Teaching, in my estimation, is a vastly over-rated function […]
Teaching means “to instruct.” Personally, I am not much interested in instructing another in what she should know or think, though others seem to love to do this […]
We are, in my view, faced with an entirely new situation in education where the goal of education … is the facilitation of change and learning. The only man who is educated is the man who has learned how to learn; the man who has learned how to adapt and change; the man who has realized that no knowledge is secure, that only the process of seeking knowledge gives a basis for security. Changingness, a reliance on process rather than upon static knowledge, is the only thing that makes any sense as a goal for education in the modern world.
So now with some relief i turn to an activity, a purpose, which really warms me – the facilitation of learning. When I have been able to transform a group – and here I mean all the members of a group, myself included – into a community of learners, then the excitement has been almost beyond belief. To free curiosity; to permit individuals to go charging off in new directions dictated by their own interests; to unleash the sense of inquiry; to open everything to questioning and exploration; to recognize that everything is in process of change – here is an experience I can never forget … Out of such a context arise true students, real learners, creative scientists and scholars, and practitioners, the kind of individuals who can live in a delicate but ever-changing balance between what is presently known and the flowing, moving, altering problems and facts of the future.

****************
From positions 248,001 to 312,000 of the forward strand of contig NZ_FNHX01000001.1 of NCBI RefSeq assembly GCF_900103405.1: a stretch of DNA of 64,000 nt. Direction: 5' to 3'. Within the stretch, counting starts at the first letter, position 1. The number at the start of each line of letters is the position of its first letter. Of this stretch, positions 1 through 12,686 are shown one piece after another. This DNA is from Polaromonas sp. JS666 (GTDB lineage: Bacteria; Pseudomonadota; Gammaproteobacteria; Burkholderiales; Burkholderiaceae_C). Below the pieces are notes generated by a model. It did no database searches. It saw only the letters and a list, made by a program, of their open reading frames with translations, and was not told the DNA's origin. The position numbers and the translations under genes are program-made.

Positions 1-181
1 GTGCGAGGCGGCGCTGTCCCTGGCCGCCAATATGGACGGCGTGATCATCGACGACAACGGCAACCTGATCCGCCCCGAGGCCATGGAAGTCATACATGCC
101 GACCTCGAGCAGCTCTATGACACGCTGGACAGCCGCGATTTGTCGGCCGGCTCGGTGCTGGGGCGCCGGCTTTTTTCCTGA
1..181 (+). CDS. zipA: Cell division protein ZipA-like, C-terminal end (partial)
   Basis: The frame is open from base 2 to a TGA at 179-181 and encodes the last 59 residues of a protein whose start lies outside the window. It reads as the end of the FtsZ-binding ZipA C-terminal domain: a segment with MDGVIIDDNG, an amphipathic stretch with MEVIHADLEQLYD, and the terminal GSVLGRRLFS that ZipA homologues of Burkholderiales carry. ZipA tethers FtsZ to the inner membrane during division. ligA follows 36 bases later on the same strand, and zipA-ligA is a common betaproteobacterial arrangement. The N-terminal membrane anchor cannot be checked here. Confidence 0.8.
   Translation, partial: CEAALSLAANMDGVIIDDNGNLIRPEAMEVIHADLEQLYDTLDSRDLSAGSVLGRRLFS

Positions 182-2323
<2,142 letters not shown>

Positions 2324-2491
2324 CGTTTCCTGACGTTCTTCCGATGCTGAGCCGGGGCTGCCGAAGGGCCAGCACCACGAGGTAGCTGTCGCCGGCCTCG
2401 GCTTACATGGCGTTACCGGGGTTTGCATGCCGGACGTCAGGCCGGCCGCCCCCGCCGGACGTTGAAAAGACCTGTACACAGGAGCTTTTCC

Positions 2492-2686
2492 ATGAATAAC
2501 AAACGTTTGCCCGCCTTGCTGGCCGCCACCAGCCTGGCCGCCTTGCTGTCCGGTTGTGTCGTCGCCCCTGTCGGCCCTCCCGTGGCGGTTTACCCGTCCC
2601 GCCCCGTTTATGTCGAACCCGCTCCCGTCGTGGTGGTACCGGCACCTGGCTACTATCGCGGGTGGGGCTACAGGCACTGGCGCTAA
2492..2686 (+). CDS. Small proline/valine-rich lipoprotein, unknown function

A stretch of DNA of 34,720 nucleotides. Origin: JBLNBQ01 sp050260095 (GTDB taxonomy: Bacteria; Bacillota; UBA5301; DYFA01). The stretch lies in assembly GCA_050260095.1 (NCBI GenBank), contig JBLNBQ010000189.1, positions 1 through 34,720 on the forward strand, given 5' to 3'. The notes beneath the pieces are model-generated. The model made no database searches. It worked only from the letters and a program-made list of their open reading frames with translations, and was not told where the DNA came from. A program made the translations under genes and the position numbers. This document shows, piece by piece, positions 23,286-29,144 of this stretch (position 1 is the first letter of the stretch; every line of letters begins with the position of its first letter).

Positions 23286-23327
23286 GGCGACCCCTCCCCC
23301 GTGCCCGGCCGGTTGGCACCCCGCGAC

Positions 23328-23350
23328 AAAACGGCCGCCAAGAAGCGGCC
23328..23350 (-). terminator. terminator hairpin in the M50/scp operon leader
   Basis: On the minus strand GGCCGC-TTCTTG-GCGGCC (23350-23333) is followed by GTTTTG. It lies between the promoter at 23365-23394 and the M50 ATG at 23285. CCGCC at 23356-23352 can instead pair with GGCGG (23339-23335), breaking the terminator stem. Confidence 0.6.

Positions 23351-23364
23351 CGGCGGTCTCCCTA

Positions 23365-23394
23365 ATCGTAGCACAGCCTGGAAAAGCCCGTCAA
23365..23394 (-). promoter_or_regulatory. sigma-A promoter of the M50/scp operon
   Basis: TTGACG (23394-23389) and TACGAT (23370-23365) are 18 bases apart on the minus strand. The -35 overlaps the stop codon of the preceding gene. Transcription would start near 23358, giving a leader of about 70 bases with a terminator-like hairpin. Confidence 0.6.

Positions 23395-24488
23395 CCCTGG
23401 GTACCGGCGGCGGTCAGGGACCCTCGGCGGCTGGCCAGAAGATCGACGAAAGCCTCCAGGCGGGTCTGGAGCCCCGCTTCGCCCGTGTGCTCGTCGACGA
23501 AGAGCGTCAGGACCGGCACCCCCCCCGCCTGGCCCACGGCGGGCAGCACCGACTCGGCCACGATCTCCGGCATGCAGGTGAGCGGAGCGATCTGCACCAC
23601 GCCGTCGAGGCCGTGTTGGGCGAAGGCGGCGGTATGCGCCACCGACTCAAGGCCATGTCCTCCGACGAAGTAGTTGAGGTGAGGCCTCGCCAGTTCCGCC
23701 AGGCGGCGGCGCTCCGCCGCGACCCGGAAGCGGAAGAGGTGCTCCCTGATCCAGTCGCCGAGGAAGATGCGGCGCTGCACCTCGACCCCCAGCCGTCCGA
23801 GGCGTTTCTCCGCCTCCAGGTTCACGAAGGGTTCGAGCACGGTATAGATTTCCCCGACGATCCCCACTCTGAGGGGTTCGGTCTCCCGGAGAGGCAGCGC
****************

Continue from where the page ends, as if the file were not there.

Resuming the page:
Here then is a goal to which I can give myself wholeheartedly. I see the facilitation of learningand the aim of education, the way in which we might develop the learner, the way in which we can learn to live as individuals in the process.
-Carl Rogers, Freedom to Learn, pp. 119-120.